When I heard on the radio that tests had revealed trace levels of pharmaceuticals in New York City’s drinking water, I was alarmed. I drink a lot of water, and I take it for granted that it’s safe. I assume it’s been filtered, sterilized, treated, and tested so that it’s healthy and innocuous.
The story on the radio wasn’t long and didn’t provide many details. I didn’t hear much else about it after that initial report. Yet the contaminated water stayed in the back of my mind and troubled me. The idea that anyone could unwittingly medicate him or herself by drinking tapwater conjured frightening images of steely Nurse Ratched from One Flew over the Cuckoo’s Nest.
When I read an AP report about the story, I found more reason for alarm. Pharmaceuticals aren’t just in New York City’s water, they’re in the water that supplies cities around the country. I live in New Jersey, and tests found the mood stabilizer carbamazepine in our drinking water. Now that really freaks me out: psychoactive drugs in my water.
Incredibly (or predictably), the federal government has no standards and requires no testing for drugs in water. City water officials are tight-lipped about the results of their testing for various nonsensical reasons (e.g., “the public doesn’t know how to interpret the information”). Other officials have denied the presence of pharmaceuticals, only to be contradicted by independent test results. Let’s hear it for transparency and the public trust.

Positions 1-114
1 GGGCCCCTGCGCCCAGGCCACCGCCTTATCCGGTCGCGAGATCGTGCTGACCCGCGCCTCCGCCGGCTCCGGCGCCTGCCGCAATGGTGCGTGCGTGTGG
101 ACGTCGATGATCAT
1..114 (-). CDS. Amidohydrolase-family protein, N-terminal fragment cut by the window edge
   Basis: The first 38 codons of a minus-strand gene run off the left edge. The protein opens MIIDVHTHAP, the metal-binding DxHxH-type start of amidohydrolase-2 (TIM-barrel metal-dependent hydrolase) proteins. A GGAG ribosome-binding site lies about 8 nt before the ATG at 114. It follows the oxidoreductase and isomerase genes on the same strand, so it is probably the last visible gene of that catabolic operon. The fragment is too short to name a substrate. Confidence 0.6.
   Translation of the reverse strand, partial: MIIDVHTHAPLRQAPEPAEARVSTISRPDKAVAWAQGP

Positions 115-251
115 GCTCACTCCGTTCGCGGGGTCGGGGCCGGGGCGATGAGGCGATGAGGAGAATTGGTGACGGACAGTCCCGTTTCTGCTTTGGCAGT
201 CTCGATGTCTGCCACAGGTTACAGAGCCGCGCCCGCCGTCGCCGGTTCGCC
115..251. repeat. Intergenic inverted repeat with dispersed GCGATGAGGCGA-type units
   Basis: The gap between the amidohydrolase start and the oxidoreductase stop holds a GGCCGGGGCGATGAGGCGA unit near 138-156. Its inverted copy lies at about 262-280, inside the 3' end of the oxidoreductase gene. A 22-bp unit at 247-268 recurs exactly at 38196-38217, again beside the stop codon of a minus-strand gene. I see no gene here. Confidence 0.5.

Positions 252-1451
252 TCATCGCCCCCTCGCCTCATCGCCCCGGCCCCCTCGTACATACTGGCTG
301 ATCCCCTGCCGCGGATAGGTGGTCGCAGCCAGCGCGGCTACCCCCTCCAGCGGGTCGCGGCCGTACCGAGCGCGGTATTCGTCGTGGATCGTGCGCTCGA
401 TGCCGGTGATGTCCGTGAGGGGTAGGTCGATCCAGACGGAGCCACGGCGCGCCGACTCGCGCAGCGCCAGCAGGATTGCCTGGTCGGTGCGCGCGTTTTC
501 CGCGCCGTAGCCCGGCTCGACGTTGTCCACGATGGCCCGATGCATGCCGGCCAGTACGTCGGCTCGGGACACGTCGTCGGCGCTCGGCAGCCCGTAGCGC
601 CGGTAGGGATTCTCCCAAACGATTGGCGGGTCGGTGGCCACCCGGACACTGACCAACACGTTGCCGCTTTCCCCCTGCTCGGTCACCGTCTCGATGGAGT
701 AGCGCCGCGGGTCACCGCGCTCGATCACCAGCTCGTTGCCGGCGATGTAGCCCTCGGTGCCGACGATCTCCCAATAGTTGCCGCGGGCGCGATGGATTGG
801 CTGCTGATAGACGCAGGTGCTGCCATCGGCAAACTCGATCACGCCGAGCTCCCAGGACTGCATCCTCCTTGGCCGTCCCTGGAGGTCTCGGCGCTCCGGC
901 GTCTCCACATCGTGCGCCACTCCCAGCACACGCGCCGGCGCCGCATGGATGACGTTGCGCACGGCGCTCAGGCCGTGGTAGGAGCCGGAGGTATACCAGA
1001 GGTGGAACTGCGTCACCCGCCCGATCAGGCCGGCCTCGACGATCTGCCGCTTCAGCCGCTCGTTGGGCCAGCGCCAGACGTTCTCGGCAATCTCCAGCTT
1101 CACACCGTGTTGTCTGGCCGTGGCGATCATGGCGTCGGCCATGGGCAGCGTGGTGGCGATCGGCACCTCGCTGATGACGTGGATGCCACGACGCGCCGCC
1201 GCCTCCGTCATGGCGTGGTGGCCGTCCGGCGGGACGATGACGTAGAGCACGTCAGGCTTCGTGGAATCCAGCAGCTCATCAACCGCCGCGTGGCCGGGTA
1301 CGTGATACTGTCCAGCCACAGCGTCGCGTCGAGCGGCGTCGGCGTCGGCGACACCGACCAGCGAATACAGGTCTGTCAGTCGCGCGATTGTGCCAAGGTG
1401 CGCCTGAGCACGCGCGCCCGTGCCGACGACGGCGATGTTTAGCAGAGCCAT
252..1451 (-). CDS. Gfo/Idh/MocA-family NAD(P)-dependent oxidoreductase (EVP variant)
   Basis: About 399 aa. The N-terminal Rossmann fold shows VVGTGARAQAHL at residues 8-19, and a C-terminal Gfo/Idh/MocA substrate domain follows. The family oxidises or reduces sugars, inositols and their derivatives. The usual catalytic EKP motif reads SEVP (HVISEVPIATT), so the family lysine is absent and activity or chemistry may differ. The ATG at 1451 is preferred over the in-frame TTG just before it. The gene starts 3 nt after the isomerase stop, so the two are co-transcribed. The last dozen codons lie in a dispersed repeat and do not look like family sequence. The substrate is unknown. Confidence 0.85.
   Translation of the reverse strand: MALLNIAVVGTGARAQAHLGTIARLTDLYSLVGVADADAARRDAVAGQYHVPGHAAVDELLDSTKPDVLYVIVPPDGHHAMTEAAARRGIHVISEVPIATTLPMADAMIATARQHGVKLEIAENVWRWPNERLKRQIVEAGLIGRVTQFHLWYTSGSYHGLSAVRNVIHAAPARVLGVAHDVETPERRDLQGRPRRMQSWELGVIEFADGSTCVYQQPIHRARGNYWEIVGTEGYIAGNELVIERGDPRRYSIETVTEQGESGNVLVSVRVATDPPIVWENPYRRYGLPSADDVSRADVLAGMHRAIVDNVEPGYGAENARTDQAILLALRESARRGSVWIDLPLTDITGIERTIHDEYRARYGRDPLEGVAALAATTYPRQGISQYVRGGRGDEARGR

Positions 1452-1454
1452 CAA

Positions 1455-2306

OK, I think, maybe I’m overreacting. We’re talking about low levels of drugs, right? On the other hand, we’re also talking about daily exposure. Do our livers like this? What kind of effects does this have on us? It sounds like we don’t know yet. But apparently lakes and rivers have drugs in them, too, and scientists have linked this situation to harmful effects on wildlife.
Maybe we should take the advice in the title of another film: Don’t Drink the Water.